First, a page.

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Resonance

, Volume 15, Issue 1, pp 16–31 | Cite as

Quantum interference of molecules

Probing the wave nature of matter
  • Anu VenugopalanEmail author
General / Article
  • 107 Downloads

Abstract

The double-slit interference experiment has been famously described by Richard Feynman as containing the “only mystery of quantum mechanics”. While the double-slit experiment for light is easily understood in terms of its wave nature, the very same experiment for particles like the electron is somewhat more difficult to comprehend. It has taken almost six decades after the establishment of its wave nature to carry out a ‘double-slit interference’ experiment for electrons. This has set the stage for interference experiments with atoms and molecules. In the last decade there has been a spectacular progress in matter-wave intereference experiments. Today, molecules with over a hundred atoms can be made to interfere. In this article we discuss some of these exciting developments which probe new regimes of Nature, bringing us closer to the heart of quantum mechanics and its hidden mysteries.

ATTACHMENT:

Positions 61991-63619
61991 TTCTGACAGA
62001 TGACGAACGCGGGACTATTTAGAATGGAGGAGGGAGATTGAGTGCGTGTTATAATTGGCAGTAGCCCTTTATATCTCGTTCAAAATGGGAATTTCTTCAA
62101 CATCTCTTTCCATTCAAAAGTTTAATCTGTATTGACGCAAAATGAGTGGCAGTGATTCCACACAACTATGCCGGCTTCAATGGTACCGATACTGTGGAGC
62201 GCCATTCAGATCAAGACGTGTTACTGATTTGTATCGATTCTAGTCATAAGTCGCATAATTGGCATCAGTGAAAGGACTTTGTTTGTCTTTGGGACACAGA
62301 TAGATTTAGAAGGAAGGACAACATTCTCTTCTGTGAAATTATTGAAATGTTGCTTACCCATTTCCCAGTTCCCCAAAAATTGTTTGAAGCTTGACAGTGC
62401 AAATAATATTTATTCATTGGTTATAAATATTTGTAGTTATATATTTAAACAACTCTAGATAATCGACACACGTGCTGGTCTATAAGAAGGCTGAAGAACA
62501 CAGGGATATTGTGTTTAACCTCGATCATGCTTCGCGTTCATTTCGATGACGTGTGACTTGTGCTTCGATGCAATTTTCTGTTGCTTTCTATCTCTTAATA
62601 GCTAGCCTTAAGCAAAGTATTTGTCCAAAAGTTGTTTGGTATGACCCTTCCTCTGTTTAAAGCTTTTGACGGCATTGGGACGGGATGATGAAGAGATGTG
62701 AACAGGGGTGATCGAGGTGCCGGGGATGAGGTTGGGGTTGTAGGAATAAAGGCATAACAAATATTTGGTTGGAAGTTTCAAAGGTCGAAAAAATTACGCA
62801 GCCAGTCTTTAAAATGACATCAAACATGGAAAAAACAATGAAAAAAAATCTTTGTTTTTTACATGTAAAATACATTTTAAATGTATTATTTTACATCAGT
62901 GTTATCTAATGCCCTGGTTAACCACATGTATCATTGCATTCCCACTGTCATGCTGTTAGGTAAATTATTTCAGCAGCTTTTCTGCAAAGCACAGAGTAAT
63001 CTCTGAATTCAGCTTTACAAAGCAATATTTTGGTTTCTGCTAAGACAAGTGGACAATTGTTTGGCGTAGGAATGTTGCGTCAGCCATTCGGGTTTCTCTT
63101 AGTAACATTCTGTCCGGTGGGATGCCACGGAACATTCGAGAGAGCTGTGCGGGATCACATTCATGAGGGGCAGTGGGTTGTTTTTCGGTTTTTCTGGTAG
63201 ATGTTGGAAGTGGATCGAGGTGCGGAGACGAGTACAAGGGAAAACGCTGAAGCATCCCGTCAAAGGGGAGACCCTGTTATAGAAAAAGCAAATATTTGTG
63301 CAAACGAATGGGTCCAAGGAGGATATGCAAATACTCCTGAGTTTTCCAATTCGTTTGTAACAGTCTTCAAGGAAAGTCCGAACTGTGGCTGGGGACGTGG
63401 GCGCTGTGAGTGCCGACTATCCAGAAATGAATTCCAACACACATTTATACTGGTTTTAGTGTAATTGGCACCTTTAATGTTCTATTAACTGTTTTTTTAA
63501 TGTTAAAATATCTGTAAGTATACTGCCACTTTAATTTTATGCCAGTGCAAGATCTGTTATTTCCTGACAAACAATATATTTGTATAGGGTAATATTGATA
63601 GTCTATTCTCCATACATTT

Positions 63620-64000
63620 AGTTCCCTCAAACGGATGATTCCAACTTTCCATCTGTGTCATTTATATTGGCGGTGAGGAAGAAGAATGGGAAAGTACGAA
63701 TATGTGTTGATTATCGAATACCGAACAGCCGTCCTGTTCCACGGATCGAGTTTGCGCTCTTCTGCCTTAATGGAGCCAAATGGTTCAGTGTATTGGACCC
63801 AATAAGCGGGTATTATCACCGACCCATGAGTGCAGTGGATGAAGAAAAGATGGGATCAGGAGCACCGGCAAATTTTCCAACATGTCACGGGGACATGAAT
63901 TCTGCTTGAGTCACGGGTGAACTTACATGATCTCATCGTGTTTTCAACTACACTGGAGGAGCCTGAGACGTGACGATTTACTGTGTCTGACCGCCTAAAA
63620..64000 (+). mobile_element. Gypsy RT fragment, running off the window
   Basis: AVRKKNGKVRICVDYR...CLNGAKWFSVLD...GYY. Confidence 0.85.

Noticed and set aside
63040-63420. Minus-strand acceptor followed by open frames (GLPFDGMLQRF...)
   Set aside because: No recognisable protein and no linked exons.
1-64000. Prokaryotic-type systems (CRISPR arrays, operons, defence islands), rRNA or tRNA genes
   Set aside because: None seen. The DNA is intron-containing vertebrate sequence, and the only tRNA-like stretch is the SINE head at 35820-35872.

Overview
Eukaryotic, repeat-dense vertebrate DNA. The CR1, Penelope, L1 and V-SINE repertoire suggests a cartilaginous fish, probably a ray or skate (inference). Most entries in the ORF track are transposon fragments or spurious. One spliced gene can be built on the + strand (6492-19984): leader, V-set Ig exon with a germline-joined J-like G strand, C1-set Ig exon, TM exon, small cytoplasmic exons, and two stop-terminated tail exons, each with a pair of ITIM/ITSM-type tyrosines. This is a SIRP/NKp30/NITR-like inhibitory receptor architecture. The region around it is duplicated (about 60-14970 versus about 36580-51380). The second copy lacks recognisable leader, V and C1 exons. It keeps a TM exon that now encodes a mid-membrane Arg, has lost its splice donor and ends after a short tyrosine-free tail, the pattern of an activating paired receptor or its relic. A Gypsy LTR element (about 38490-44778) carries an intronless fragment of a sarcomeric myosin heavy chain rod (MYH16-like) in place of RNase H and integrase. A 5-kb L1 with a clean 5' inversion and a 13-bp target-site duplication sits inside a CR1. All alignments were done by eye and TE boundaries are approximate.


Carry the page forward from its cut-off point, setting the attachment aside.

Keywords

Matter waves wave-particle duality electron interference decoherence 

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Suggested Reading

  1. [1]
    R P Feynman et al, The Feynman Lectures, Vol.3, Addison-Wesley, 2006.Google Scholar
  2. [2]
    The Double-Slit Experiment, Physics World, p.15, September 2002. An extended version of this article including three letters about the history of the double-slit experiment with single electrons is available at http://physicsworld.com/cws/article/print/9745.
  3. [3]
    A Tonomura et al., Demonstration of single electron build up of an interference pattern, American Journal of Physics, Vol.57, No.2, February 1989. A nice description of this experiment can also be found at the Hitachi web site: http://www.hqrd.hitachi.co.jp/global/doubleslit.cfm.
  4. [4]
    A non-technical description of the Fullerene diffraction experiments can be found at the web site of Anton Zeilinger’s Research group at the Universitit Wien, Austria: http://www.quantum.univie.ac.at/research/matterwave/c60/index.html.
  5. [5]
    Anu Venugopalan, The Coming of a Classical World, Resonance: Journal of Science Education, Vol.9, No.10, 2004. The birth of quantum mechanics is intimately linked with discoveries relating to the nature of light.Google Scholar

Copyright information

© Indian Academy of Sciences 2010

Authors and Affiliations

  1. 1.University School of Basic and Applied Sciences GGS Indraprastha UniversityDelhiIndia

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